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God. Let us beware that we do not contribute to raise a cloud, composed of the turbid elements of human prejudice, and human passion, between a world lying in wickedness, and the sunshine of Heaven's mercy. Let us be careful that “nothing be done among us through strife or vain glory; but let each esteem other better than themselves.” Calling ourselves the servants of the Lord Jesus Christ, let us habitually bear in mind that the “servant of the Lord must not strive, but be gentle unto all men; apt to teach, patient, in meekness instructing those that oppose themselves, if God peradventure will give them repentance. And as many as walk according to this rule, peace be on them, and mercy, and on the Israel of God. Amen.

SERMON II.

ON THE PRE-EXISTENCE AND DIVINITY OF

CHRIST.

JOHN xvii. 5.

And now, O Father, glorify thou me with thine own

self, with the glory which I had with thee before the world was.

There are certain broad and general principles, in which, it is presumed, we all concur. I trust we are all agreed, for example, in regarding the Bible—the sacred revelation of the Divine will to man—as the only true and unerring rule of faith and practice. “ All Scripture is given by inspiration of God, and is profitable for doctrine, for reproof, for correction, for instruction in righteousness; that the man of God may be perfect, throughly furnished unto all good works.” And so long as we possess these infallible Oracles of God, we should beware of confounding them with the decrees, and decisions, and commandments of fallible men.

I trust, too, we are farther agreed, as to the right of private judgment; the right of consulting the Holy Scriptures for ourselves, in all matters connected with faith and practice. No man is vested by Scripture with any authority to judge for another in these things; but every man is there expressly required to “search” “to try," s to prove all things,” by that unerring rule; and to be “fully persuaded in his own mind.”

These were the acknowledged rights of the primitive Christians: they are the rights of Christians still. And the allegiance which we owe to Christ, as the King, Head, and Lawgiver, of the Church, absolutely forbids our surrender of these rights. We should bow down to no human authority in religion; we should call no man mas. ter here. It is not only our right, but it is our bounden duty, a. sacred duty which we owe to our Divine Master and to ourselves, to assert and maintain the valuable privileges he has conferred upon us; and to “stand fast in the liberty wherewith Christ hath made us free, that we be not entangled with any yoke of human bondage.” It is the unquestionable duty of all Christian people, just as much as of their pastors, to become intimately acquainted with their Bibles; to bring every thing that is introduced, or attempted to be introduced, into religion, to the test of Scripture: diligently to compare all doctrines, though delivered by the greatest authority upon earth, with what they find in the written word of God; and to receive, or reject them, as they may be found to agree with, or differ from, what we all profess to regard as the sole standard of faith.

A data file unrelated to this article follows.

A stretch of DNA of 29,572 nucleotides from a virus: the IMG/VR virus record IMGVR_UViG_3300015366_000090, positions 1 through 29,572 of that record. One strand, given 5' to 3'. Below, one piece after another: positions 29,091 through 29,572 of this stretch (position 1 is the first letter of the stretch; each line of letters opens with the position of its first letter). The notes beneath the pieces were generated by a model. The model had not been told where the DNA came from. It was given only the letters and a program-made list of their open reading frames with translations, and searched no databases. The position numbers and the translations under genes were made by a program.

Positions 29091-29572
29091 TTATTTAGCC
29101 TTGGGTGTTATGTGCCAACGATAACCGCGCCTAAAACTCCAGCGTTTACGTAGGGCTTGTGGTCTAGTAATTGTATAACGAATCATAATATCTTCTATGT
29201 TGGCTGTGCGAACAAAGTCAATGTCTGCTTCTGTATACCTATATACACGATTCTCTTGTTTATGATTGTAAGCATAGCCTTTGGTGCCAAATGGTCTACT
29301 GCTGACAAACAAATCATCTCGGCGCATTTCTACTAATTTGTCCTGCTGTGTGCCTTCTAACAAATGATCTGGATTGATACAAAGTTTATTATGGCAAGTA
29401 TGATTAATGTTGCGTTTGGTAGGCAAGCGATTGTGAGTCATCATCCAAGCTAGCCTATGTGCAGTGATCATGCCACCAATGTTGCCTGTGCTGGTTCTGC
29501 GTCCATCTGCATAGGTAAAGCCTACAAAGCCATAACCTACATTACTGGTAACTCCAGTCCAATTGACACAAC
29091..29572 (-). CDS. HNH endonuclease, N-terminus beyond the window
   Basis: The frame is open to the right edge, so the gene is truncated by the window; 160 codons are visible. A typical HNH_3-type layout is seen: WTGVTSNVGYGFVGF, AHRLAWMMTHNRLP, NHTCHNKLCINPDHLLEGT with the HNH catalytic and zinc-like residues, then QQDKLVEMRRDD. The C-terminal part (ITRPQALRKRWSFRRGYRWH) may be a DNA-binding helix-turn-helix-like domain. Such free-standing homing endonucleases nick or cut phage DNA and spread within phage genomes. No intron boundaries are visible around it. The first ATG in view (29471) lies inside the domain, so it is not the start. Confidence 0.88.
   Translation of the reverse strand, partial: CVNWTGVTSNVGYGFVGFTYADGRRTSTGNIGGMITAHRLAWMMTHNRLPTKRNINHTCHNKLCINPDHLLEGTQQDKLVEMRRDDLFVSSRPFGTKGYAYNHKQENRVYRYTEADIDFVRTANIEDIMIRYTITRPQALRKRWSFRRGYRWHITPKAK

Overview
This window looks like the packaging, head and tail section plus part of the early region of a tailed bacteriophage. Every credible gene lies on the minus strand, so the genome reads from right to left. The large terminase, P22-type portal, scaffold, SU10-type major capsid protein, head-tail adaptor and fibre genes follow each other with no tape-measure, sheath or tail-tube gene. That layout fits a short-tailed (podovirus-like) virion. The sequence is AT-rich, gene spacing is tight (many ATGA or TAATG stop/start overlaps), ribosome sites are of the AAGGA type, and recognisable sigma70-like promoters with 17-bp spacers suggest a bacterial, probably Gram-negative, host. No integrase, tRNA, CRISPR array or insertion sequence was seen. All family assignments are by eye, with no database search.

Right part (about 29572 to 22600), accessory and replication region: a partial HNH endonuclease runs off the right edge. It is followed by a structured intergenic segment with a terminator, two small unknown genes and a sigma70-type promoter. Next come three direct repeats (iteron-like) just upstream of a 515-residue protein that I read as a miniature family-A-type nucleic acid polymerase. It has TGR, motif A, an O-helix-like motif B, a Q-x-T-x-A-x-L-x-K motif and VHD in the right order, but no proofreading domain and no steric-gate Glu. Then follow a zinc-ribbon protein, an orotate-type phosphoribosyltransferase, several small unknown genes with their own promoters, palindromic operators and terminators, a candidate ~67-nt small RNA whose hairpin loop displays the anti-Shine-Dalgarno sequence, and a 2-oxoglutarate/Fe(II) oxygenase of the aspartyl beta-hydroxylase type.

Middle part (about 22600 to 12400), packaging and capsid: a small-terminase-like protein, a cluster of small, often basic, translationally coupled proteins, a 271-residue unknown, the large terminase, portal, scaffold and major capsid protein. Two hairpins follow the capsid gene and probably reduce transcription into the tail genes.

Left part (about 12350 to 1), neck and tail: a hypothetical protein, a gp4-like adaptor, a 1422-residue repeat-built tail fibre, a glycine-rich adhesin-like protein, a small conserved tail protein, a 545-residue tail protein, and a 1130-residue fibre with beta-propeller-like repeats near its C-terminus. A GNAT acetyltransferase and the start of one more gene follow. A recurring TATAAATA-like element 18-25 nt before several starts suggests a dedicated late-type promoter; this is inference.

These are the foundation principles of Protestantism. These are the principles which our forefathers nobly asserted at the era of the Reformation-many of them with their lives, and the loss of every thing dear to them in this world. These are the principles which all Protestants profess to hold, however some may fall short of them in practice. These are the principles with which I humbly propose entering on a detailed exhibition of what appears to me, after long and serious examination, accompanied by the most humble and earnest prayer, to be the Scripture doctrine of the Divinity of the Son of God. And upon the same principles I have a right to expect from you a patient, attentive, and impartial hearing.

To those who have read the New Testament with becoming attention, it must appear evident that it was not thought necessary to be very explicit in disclosing the precise dignity of that Divine Saviour which it reveals. Possibly because the allwise Author of this book saw that the human faculties were too limited to receive or comprehend a disclosure of this nature; or, because he knew that a distinct apprehension

thereof, on the part of man, was not necessary to human salvation. This, as I take it, is one of those high subjects, in which we are here permitted to “ see in part, and to know but in part.” Yet none of us can doubt that enough has been disclosed upon it to answer the wise and good purposes of the Almighty :-nor has any one the least reason to call for farther or more particular information, unless he can show his claim to it. “ Secret things belong unto the Lord our God; but those which are plainly revealed, to us and to our children.”

No one will say that the office of Christ Jesus our Lord as Mediator between God and men, and the glad news of salvation which he brings to a world lying in wickedness, and the redemption which he hath purchased for his followers, and the grounds on which we may expect to be partakers therein-no one will say that these things have not been laid before us in the Gospel with all plainness and simplicity. And the knowledge of these things, it is presumed, is of much more importance to creatures in our condition, than the most correct and enlarged conceptions of the nature and dignity of that heavendescended Mediator-conceptions which may be altogether above us.

It is no doubt a most pious exercise of our minds to endeavour to understand this latter subject-so far as it hath pleased God to reveal

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